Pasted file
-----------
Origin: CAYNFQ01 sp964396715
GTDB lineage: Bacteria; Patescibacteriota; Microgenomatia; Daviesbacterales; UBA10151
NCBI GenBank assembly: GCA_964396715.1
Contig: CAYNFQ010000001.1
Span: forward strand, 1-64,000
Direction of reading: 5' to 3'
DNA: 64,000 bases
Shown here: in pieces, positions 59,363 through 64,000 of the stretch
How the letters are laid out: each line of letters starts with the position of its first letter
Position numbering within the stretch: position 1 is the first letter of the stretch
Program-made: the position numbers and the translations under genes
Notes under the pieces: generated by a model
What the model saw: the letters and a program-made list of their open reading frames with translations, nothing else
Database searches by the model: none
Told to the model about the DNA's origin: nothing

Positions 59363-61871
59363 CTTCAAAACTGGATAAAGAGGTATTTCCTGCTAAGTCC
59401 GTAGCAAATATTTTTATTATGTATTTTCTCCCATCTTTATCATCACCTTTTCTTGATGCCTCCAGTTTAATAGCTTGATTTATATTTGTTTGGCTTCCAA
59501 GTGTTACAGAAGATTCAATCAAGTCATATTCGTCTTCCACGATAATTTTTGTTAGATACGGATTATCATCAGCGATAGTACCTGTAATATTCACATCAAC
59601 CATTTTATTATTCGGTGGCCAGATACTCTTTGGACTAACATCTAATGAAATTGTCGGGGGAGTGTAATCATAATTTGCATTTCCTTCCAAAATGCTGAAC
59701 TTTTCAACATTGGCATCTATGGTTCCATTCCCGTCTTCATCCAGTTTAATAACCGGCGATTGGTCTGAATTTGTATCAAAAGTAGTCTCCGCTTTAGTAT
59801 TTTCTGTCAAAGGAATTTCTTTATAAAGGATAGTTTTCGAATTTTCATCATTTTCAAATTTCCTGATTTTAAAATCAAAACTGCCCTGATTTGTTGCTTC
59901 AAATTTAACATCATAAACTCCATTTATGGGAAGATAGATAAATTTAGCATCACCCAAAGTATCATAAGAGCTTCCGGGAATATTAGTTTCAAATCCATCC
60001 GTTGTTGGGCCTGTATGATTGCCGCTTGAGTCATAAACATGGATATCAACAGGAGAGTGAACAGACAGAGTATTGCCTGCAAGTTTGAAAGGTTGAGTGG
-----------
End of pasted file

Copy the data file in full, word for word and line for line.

Origin: CAYNFQ01 sp964396715
GTDB lineage: Bacteria; Patescibacteriota; Microgenomatia; Daviesbacterales; UBA10151
NCBI GenBank assembly: GCA_964396715.1
Contig: CAYNFQ010000001.1
Span: forward strand, 1-64,000
Direction of reading: 5' to 3'
DNA: 64,000 bases
Shown here: in pieces, positions 59,363 through 64,000 of the stretch
How the letters are laid out: each line of letters starts with the position of its first letter
Position numbering within the stretch: position 1 is the first letter of the stretch
Program-made: the position numbers and the translations under genes
Notes under the pieces: generated by a model
What the model saw: the letters and a program-made list of their open reading frames with translations, nothing else
Database searches by the model: none
Told to the model about the DNA's origin: nothing

Positions 59363-61871
59363 CTTCAAAACTGGATAAAGAGGTATTTCCTGCTAAGTCC
59401 GTAGCAAATATTTTTATTATGTATTTTCTCCCATCTTTATCATCACCTTTTCTTGATGCCTCCAGTTTAATAGCTTGATTTATATTTGTTTGGCTTCCAA
59501 GTGTTACAGAAGATTCAATCAAGTCATATTCGTCTTCCACGATAATTTTTGTTAGATACGGATTATCATCAGCGATAGTACCTGTAATATTCACATCAAC
59601 CATTTTATTATTCGGTGGCCAGATACTCTTTGGACTAACATCTAATGAAATTGTCGGGGGAGTGTAATCATAATTTGCATTTCCTTCCAAAATGCTGAAC
59701 TTTTCAACATTGGCATCTATGGTTCCATTCCCGTCTTCATCCAGTTTAATAACCGGCGATTGGTCTGAATTTGTATCAAAAGTAGTCTCCGCTTTAGTAT
59801 TTTCTGTCAAAGGAATTTCTTTATAAAGGATAGTTTTCGAATTTTCATCATTTTCAAATTTCCTGATTTTAAAATCAAAACTGCCCTGATTTGTTGCTTC
59901 AAATTTAACATCATAAACTCCATTTATGGGAAGATAGATAAATTTAGCATCACCCAAAGTATCATAAGAGCTTCCGGGAATATTAGTTTCAAATCCATCC
60001 GTTGTTGGGCCTGTATGATTGCCGCTTGAGTCATAAACATGGATATCAACAGGAGAGTGAACAGACAGAGTATTGCCTGCAAGTTTGAAAGGTTGAGTGG